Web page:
The scientific journal Frontiers in Psychology has published research on feminism that is bound to be controversial. The study, published online September 9, proposes that feminist activists are masculinized women.
“Taking the psychology of sex-dimorphic traits and biomarkers into account, this theory makes very specific predictions. Using indicators of prenatal testosterone exposure, feminist activists should exhibit significant evidence of physiological masculinization when compared to a sample of women in general. The most widely used index of prenatal testosterone exposure is 2D:4D, the ratio of the length of the index finger to the ring finger,” Guy Madison of Umea University and his colleagues wrote in their study.
Researchers cannot directly measure prenatal testosterone levels in adults. But the difference between the length of the index finger and the length of the ring finger has been found to be a reliable indicator of prenatal testosterone levels. This ratio is known as 2D:4D — or second digit to fourth digit.
For their eyebrow-raising study, Madison and his colleagues measured the 2D:4D ratio of 35 attendees at a feminist conference in Sweden. The researchers also used a test known as the Ray Directiveness scale to measure personality traits related to social dominance.
Madison and his colleagues found that the average 2D:4D of the attendees was lower than usual for women but close to typical male values.
“In summary, the feminist activist sample had a significantly smaller (i.e., masculinized) 2D:4D ratio than the general female samples. The size of this difference corresponds approximately to a 30% difference in prenatal testosterone/estradiol ratio, which was the index found to have the strongest association with 2D:4D,” they explained.
The researchers also found higher than average ratings on the Ray Directiveness scale, suggesting the attendees were more socially dominant.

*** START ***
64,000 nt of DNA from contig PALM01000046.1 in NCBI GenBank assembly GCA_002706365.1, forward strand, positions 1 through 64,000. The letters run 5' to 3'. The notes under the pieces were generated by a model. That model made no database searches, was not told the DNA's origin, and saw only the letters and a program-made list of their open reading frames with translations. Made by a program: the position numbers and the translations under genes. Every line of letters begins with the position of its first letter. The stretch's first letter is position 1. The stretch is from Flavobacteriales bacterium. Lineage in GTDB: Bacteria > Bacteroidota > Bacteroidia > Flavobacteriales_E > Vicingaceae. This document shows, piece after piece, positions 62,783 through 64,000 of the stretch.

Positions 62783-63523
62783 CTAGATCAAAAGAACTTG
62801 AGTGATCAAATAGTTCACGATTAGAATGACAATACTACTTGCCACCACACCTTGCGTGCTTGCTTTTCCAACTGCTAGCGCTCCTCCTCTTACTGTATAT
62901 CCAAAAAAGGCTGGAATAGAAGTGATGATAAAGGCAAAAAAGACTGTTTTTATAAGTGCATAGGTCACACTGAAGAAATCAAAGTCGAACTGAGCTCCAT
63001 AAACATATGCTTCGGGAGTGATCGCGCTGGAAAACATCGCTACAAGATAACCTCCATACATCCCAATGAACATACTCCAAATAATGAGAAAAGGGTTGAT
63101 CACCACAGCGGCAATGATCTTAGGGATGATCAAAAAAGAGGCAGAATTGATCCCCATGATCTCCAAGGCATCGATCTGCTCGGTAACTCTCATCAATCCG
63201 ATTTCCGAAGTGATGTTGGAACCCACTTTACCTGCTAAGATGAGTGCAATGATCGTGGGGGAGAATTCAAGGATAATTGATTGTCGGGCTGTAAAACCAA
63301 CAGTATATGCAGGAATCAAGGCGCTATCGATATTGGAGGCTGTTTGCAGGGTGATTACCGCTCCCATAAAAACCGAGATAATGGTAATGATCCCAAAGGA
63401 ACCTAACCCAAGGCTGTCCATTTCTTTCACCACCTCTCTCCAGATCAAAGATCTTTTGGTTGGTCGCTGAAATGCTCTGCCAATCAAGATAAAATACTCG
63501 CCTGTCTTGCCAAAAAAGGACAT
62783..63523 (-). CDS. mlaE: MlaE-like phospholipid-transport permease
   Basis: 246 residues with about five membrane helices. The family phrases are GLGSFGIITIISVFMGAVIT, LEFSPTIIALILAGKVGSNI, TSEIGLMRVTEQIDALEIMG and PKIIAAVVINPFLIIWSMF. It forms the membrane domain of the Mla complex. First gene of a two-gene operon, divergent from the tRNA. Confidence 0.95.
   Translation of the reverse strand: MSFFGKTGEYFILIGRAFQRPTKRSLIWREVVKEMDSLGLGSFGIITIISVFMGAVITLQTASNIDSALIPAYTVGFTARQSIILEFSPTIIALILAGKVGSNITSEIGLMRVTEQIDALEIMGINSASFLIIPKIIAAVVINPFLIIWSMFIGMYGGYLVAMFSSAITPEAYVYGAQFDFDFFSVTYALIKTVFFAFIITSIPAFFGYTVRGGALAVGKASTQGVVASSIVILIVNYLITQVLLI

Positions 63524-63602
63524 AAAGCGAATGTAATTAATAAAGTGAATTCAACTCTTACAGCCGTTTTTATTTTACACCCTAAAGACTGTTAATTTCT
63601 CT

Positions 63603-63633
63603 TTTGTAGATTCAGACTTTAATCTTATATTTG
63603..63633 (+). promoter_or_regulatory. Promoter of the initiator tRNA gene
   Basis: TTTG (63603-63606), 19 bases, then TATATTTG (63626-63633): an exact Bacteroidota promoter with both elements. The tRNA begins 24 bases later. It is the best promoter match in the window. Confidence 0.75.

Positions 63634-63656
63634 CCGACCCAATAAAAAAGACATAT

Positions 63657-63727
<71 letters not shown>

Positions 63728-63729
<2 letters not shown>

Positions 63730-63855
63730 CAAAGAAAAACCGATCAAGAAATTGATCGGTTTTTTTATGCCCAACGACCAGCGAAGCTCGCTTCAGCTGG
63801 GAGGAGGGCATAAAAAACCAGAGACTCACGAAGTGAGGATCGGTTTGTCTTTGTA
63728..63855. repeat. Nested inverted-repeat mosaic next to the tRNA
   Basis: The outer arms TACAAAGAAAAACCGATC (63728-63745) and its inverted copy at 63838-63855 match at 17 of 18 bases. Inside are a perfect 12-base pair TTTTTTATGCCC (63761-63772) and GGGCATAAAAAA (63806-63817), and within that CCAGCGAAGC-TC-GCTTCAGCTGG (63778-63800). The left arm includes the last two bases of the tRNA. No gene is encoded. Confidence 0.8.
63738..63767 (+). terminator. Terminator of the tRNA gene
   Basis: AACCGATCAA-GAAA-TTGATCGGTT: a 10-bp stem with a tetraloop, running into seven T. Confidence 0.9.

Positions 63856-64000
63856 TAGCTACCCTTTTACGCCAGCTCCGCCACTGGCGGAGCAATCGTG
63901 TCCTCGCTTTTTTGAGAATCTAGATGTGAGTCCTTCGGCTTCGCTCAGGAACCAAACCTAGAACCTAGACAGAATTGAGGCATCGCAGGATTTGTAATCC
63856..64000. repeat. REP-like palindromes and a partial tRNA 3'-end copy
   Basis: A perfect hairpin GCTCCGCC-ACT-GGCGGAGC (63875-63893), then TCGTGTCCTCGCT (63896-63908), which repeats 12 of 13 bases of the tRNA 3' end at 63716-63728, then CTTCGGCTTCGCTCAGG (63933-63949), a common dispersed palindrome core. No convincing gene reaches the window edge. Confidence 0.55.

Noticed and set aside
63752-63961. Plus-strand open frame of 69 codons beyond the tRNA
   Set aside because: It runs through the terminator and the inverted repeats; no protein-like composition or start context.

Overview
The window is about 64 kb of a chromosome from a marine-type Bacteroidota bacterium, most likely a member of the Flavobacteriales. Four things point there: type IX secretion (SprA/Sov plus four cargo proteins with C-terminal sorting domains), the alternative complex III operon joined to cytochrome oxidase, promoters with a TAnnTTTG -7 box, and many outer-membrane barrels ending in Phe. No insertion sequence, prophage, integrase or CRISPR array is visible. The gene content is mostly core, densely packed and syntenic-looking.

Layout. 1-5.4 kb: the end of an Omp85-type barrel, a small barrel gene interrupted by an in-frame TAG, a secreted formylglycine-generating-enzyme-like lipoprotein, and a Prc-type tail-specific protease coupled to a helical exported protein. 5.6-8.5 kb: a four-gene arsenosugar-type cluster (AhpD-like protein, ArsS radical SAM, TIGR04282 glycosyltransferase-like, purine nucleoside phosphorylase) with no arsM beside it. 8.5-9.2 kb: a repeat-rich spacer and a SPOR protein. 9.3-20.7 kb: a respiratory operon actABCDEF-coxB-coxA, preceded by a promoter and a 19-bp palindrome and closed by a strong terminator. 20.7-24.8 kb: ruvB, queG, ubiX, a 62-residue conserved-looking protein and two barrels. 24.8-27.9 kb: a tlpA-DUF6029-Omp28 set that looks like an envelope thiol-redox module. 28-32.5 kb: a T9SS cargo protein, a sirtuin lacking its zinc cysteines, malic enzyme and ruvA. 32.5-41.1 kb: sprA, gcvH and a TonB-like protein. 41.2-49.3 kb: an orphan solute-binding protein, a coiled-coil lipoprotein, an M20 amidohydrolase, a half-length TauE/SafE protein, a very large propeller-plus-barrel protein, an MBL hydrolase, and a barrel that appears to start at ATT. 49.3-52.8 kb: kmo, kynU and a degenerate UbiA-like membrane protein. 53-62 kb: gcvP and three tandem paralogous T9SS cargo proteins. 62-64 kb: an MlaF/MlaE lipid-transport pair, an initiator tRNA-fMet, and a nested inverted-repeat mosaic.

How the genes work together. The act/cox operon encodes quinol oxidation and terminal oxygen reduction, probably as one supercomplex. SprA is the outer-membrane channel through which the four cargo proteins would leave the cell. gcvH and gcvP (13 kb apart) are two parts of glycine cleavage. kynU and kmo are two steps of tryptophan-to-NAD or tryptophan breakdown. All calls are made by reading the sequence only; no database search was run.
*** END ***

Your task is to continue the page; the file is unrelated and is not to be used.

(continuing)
Madison and his colleagues said the findings don’t mean that every woman who calls herself a feminist was exposed to higher levels of testosterone in the womb.
“Moreover, the target population studied here is not necessarily representative for anyone who sympathizes with feminism or self-identifies as a feminist,” they wrote. “As our data pertain to feminist activists, we cannot and do not bring them to bear on women in general.”
“It would therefore be logically incorrect to infer that, for example, all feminist activists are masculinized or that all groups that are more masculinized are also feminist activists,” the researchers added. “On the contrary is it highly likely that professions and other activities that benefit from the practitioner being stronger, more aggressive and risk-taking, considered as more masculine traits, would also see a larger proportion of masculinized women among the more successful individuals.”
Madison and his colleagues claim the “feminists-as-masculinized-females theory” can help explain the so-called feminist paradox: why only a minority of women support a movement dedicated to improving their political rights and social position in society.
The researchers propose that the “activists who shape feminist attitudes and beliefs are themselves generally more physiologically and psychologically masculinized than is typical for women.”
“This might for example explain their belief in sex-role interchangeability, as they may perceive the behaviors and interests of sex-typical women as incomprehensible and at variance with their own more masculinized preferences in terms of child-rearing and status-seeking.”